“The sorry business of doing things to us”

Published 28 November 2016
Sean Gordon

Sean Gordon

Living in Australia, we are used to certain rights and privileges. But have you stopped to think how it would feel if such freedom was subject to the whim of an administrator?

The sorry business of doing things to us” is the subject of this year’s University of New England’s Frank Archibald Memorial lecture, which is presented by Sean Gordon, CEO of Darkinjung Local Aboriginal Land Council.

In his talk Sean explores the empowerment of Aboriginal people through economic development and the importance of people having power over their lives and destinies.

He references Frank Archibald’s history and contemplates what it meant for Aboriginal people to know that no matter what freedoms they eked out for themselves through hard work and decent family values, they could still be removed at the stroke of a pen and incarceration would be the replacement.

“It will only be through an empowerment and development agenda, and having greater control over our own lives, that conditions will improve for Aboriginal people culturally, socially, spiritually and economically,” Sean said.

Born a Wangkumarra/Barkintji man, Sean grew up at Brewarrina in Western NSW. He has formal qualifications in Carpentry and Joinery, Clerk of Works, as well as a Bachelor Degree in Teaching, and an Advanced Diploma in Community Services.

He was appointed CEO at Darkinjung LALC in 2008 and is a strong advocate of self-determination within the Local Aboriginal Land Council movement. Sean is highly regarded across all sectors of community, government and industry.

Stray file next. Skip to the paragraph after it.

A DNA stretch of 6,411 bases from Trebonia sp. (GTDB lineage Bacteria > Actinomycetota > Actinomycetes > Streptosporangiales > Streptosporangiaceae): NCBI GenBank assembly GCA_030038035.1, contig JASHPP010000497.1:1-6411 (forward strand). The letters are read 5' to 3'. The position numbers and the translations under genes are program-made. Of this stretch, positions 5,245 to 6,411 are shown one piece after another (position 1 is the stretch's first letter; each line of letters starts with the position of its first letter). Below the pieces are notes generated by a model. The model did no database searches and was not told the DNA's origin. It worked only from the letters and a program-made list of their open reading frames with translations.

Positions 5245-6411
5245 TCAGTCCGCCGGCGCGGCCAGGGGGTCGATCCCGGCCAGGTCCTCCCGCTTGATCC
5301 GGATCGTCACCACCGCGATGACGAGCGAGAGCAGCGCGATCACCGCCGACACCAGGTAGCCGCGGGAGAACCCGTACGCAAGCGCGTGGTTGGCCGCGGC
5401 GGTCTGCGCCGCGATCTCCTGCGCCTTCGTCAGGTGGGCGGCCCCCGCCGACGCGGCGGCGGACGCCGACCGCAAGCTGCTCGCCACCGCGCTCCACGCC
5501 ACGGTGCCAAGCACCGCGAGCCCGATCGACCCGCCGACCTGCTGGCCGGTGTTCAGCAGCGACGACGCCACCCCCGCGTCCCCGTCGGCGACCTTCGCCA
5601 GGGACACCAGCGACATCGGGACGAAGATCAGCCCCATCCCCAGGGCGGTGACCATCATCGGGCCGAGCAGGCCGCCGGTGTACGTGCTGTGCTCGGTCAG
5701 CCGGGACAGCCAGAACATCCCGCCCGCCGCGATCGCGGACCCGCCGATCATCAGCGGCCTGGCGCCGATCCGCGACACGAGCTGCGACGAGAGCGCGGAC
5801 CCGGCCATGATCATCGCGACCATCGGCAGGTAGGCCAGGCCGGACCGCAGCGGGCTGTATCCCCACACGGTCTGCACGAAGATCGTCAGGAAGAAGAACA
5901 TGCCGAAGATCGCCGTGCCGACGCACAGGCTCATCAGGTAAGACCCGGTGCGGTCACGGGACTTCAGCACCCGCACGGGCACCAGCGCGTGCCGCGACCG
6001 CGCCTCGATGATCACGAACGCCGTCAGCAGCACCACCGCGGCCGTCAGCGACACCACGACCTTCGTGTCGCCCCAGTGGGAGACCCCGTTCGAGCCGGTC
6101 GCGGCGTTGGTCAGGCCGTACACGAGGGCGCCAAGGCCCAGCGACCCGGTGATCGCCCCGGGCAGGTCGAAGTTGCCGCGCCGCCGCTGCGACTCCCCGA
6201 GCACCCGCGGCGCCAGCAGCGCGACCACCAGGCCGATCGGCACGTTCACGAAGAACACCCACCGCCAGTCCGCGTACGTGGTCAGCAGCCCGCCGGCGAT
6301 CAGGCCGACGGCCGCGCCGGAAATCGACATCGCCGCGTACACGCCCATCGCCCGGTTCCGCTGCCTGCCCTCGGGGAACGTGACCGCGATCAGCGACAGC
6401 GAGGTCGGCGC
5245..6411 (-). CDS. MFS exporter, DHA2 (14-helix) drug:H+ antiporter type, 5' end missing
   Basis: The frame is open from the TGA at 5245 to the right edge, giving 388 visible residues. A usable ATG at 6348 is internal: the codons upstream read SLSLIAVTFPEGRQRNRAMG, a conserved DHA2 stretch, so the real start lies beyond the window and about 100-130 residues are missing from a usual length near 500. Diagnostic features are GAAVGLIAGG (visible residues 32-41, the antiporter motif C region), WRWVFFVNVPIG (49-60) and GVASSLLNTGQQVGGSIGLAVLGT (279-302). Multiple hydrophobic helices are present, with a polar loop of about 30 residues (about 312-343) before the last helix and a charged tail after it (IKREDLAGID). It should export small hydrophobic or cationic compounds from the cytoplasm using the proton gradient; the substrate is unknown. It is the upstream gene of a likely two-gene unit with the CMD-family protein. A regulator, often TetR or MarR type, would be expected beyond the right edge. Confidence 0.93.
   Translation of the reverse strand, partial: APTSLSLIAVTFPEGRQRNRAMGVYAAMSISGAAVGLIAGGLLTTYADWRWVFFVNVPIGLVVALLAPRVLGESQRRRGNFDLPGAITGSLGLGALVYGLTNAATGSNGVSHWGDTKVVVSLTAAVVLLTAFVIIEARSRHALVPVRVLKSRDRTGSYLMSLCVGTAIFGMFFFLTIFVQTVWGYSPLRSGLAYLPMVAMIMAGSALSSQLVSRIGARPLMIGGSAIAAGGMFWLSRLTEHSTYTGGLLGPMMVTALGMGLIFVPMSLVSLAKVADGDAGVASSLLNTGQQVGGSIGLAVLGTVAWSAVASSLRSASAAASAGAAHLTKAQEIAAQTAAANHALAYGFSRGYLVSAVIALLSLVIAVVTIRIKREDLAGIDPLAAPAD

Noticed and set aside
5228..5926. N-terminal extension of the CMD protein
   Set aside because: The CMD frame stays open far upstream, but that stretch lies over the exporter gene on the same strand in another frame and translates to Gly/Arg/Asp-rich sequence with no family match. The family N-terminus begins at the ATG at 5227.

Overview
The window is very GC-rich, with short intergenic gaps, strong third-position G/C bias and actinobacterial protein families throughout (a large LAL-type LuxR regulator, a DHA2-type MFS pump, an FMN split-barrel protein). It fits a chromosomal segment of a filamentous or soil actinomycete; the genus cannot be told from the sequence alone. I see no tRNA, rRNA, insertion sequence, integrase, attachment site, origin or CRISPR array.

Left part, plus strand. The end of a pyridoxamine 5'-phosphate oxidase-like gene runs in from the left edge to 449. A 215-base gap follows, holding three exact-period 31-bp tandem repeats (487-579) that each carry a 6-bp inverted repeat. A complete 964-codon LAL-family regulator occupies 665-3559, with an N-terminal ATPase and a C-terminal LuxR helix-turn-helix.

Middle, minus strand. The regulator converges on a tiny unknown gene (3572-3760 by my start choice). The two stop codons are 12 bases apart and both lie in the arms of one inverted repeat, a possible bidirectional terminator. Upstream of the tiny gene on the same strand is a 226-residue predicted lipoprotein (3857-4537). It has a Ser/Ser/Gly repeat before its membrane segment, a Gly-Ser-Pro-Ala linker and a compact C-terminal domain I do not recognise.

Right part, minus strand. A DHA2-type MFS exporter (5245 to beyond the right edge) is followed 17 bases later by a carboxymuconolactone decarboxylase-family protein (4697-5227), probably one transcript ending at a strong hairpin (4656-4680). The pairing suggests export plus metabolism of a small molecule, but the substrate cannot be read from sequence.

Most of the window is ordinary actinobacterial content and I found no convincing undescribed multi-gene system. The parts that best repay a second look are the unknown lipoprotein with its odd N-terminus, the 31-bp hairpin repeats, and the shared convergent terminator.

Director of the Oorala Aboriginal Centre, Mr Gregory Davison, said that the Frank Archibald Lecture is a unique event in the annual calendar of UNE as it has, and continues to promote, the voices and perspectives of Indigenous Australia on many topics.

“This year we are pleased to welcome Sean Gordon as he will be sharing with us his insights into another model of Indigenous engagement based on empowerment and development,” Mr Davison said.

“I invite you all to attend to learn more about this very important work that aims to close the gap on the social and economic disadvantage of the Indigenous Australians in the regions where this work is happening. The lessons and benefits could be enormous.”

The annual Frank Archibald Memorial Lecture is held in honour of Mr Frank Archibald, a revered Aboriginal community member of the Armidale area. He was renowned for his knowledge and interest in all issues affecting Aboriginal and Torres Strait Islander people, particularly education.

Established in 1986, the lecture is presented by Aboriginal and Torres Strait Islander speakers who are leading professionals in their fields. This year is the 30th anniversary of the lecture series, making it one of the longest-running Aboriginal and Torres Strait Islander lecture series in the country.

This year’s lecture will be held at the Armidale Bowling Club on Thursday 1 December and starts at 6.30pm with supper to follow.

For more information phone 6773 3217 or go to: www.une.edu.au/events.